The presently disclosed technology may also be used to measure output of a light source (e.g., a laser diode), output of a heater, and/or head-media spacing (HMS) in a “heat assisted magnetic recording” storage system. “Heat assisted magnetic recording,” optical assisted recording or thermal assisted recording (collectively hereinafter HAMR), generally refers to locally heating a recording medium to reduce the coercivity of the recording medium so that an applied magnetic writing field can more easily affect magnetization of the recording medium during a temporary magnetic softening of the recording medium caused by the local heating. HAMR allows for the use of small grain media, which allows for recording at increased areal densities, with a larger magnetic anisotropy at room temperature assuring a sufficient thermal stability. HAMR can be applied to any type of storage media, including for example, tilted media, longitudinal media, perpendicular media, and/or patterned media.

Effective HAMR relies on precise local heating of the recording medium. The presently disclosed technology may be used to monitor the output of the light source used to heat the recording medium. Further, the presently disclosed technology may be used to monitor the heat output of a heater on the HAMR recording head. Still further, the presently disclosed technology may measure HMS between the HAMR recording head and the recording media.

FIG. 1A illustrates an example transducer head 102 (not in contact with a media 104), having a first resistance temperature sensor 106 at or near a close point 108 and a second resistance temperature sensor 110 spaced away from the close point 108. The surface of the transducer head 102 facing the media 104 is often slightly convex (shown exaggerated for illustrative purposes), thus yielding the close point 108 (as compared to other points on the surface of the transducer head 102) facing the media 104. Heat-transfer arrows (e.g., arrow 112) illustrate heat conduction from the transducer head 102 primarily through convective and/or ballistic heat transfer to the air in the gap between the transducer head 102 and the media 104. Temperature sensors 106, 110 are specifically configured to detect contact of the close point 108 of the transducer head 102 with the media 104.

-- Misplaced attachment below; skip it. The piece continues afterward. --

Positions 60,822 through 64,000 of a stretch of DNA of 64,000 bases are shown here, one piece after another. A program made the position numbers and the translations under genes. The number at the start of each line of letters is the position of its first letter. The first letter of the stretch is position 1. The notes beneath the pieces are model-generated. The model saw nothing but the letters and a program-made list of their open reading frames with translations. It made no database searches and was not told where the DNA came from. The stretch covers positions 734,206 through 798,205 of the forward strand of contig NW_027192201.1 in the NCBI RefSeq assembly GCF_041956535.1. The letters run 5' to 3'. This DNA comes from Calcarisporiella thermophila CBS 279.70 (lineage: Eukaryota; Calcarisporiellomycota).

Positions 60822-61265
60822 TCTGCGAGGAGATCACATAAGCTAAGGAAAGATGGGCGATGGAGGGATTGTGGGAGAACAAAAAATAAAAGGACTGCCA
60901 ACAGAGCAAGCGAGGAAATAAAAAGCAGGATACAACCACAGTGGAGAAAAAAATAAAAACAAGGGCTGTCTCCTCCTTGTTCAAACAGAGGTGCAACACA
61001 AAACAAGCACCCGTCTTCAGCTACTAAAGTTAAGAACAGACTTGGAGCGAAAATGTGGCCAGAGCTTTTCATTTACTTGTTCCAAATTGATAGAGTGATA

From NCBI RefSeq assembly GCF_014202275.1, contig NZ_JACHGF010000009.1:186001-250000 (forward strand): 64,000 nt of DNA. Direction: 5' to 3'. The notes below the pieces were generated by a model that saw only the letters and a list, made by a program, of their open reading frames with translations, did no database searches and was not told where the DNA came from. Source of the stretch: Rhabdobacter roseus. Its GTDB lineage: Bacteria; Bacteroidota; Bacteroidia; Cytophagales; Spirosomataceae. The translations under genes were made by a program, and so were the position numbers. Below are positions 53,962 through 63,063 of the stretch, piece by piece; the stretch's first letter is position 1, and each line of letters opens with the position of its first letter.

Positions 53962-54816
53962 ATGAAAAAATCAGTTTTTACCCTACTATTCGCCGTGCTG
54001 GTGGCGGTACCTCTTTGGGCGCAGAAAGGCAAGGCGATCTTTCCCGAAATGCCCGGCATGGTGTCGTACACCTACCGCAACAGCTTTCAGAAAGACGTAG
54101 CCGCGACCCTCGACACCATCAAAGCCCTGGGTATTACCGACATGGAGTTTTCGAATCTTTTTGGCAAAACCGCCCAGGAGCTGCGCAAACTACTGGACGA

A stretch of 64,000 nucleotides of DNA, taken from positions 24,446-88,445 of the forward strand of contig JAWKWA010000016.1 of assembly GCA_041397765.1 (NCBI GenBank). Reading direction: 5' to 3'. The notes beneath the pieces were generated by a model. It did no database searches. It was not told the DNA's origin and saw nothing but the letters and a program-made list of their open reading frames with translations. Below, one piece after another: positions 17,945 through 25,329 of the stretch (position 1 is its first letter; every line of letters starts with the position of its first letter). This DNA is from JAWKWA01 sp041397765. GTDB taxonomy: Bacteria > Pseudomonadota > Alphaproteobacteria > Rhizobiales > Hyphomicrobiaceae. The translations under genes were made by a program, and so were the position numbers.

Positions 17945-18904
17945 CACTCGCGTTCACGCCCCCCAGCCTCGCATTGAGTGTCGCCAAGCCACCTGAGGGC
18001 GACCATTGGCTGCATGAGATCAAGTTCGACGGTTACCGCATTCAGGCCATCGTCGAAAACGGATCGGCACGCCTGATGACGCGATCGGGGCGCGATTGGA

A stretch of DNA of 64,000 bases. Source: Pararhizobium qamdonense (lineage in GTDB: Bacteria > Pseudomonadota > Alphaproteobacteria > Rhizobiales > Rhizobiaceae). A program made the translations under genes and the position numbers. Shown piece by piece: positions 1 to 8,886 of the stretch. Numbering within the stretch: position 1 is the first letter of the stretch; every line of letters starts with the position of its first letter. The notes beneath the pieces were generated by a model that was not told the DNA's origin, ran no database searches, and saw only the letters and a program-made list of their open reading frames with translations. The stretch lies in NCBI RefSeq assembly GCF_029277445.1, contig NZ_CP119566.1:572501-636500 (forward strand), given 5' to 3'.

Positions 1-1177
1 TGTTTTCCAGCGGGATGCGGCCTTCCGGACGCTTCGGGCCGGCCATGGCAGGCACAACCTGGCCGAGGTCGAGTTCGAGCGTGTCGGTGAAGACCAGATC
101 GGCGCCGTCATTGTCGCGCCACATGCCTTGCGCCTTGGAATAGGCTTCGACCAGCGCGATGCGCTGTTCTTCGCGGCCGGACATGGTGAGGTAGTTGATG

The first resistance temperature sensor 106 has a resistance symbolized by R1 (not shown) and is located at or near the close point 108, which in many implementations is near a write pole (not shown) on the transducer head 102. The second resistance temperature sensor 110 has a resistance symbolized by R2 (not shown) and is spaced away from the close point 108, which in many implementations is near a reader (not shown) on a transducer head 102. In one implementation, the second resistance temperature sensor 110 is merely 2-30 micrometers away from the first resistance temperature sensor 106. However, other distances between the first resistance temperature sensor 106 and second resistance temperature sensor 110 are contemplated herein.

In one implementation, the resistances of the first and second resistance temperature sensors 106, 110 are equal at the same temperature. Current source I1 powers the first sensor 106 and current source I2 powers the second sensor 110. During a calibration procedure, a user monitors voltage (V) between terminals A and B and adjusts a ratio between I1 and I2 until V=I2R2−I1R1=0. In an alternative implementation, there is a known resistance differential (or difference) between the first and second resistance temperature sensors 106, 110. In a further implementation, voltage (V) is calibrated to a non-zero magnitude.